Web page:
Mr. Andrew’s one classroom rule was “Do right.” It was his way of saying in two, easy-to-remember words, “You know the difference between right and wrong, you have the option to choose between them in any moment, and you are capable of choosing to do the right thing no matter how big or small it is.” It’s a good rule, because it expects much of you and believes in the power of your best inclinations.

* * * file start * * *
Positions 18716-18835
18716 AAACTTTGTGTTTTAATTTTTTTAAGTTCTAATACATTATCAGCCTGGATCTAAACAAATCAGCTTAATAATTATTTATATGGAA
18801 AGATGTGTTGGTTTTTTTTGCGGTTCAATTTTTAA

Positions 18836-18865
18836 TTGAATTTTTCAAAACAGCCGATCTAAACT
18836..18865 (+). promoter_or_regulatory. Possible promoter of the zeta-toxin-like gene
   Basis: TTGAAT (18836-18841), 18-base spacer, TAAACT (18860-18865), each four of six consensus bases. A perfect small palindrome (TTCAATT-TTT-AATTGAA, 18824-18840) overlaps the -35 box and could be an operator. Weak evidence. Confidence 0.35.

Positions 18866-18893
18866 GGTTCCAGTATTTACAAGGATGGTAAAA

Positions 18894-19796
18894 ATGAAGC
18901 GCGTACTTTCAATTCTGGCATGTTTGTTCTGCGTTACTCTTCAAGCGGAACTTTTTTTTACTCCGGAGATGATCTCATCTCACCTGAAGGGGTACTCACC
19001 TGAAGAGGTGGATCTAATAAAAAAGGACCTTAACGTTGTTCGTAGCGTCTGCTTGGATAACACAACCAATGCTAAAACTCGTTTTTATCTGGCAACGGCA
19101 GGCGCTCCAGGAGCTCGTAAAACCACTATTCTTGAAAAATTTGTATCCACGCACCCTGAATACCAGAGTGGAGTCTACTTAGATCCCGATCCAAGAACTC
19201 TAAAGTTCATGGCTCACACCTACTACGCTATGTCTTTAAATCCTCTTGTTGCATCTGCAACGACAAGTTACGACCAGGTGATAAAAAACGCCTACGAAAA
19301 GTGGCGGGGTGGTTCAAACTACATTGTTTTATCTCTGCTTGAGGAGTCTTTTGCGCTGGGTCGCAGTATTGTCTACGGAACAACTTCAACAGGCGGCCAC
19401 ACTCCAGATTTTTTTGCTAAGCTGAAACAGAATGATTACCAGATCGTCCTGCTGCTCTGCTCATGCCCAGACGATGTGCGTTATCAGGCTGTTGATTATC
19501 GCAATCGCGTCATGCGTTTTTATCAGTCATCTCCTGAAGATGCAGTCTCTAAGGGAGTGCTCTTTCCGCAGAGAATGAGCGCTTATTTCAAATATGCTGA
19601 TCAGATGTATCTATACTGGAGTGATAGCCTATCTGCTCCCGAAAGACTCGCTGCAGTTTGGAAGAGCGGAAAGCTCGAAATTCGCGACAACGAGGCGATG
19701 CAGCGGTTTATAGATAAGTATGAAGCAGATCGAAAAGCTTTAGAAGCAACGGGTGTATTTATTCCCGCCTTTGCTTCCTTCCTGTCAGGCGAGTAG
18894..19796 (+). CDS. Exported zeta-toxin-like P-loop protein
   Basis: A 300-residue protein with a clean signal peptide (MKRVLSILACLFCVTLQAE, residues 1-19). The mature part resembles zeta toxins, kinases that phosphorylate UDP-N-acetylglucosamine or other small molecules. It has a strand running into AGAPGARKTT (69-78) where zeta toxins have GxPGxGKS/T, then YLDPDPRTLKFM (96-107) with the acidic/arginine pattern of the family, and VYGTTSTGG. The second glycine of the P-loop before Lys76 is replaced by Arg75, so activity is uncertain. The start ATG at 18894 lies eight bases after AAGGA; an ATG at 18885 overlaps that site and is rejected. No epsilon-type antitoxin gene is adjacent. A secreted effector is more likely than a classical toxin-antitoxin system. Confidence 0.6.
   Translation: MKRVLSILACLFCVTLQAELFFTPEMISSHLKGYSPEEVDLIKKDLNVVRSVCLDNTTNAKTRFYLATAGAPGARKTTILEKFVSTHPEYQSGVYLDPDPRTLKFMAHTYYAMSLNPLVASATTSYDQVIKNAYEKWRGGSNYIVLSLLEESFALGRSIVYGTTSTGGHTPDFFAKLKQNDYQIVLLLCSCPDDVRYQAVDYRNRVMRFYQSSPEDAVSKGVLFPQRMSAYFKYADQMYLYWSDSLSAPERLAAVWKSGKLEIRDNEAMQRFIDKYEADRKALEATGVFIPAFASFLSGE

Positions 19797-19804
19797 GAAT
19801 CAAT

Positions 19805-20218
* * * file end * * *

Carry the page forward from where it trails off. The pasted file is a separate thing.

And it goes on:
For much of its corporate history, Google has had one rule too: “Don’t be evil.” At the time, many people heralded Google’s unofficial motto, because it seemed to stand in contrast to the practices of other tech giants who took advantage of their users. The motto should have given us pause though, because it assumes that the natural inclination of Google employees was to do evil things, or, perhaps less personally and more charitably, that the natural, unchecked action of large corporations is to take advantage of their customers. “Don’t be evil” is an excellent motto if you want to A) rationalize your company’s questionable moral decisions while B) convincing the world that nothing “evil” is going on. Unlike “Do Right,” “Don’t Be Evil” expects little people and believes even less.*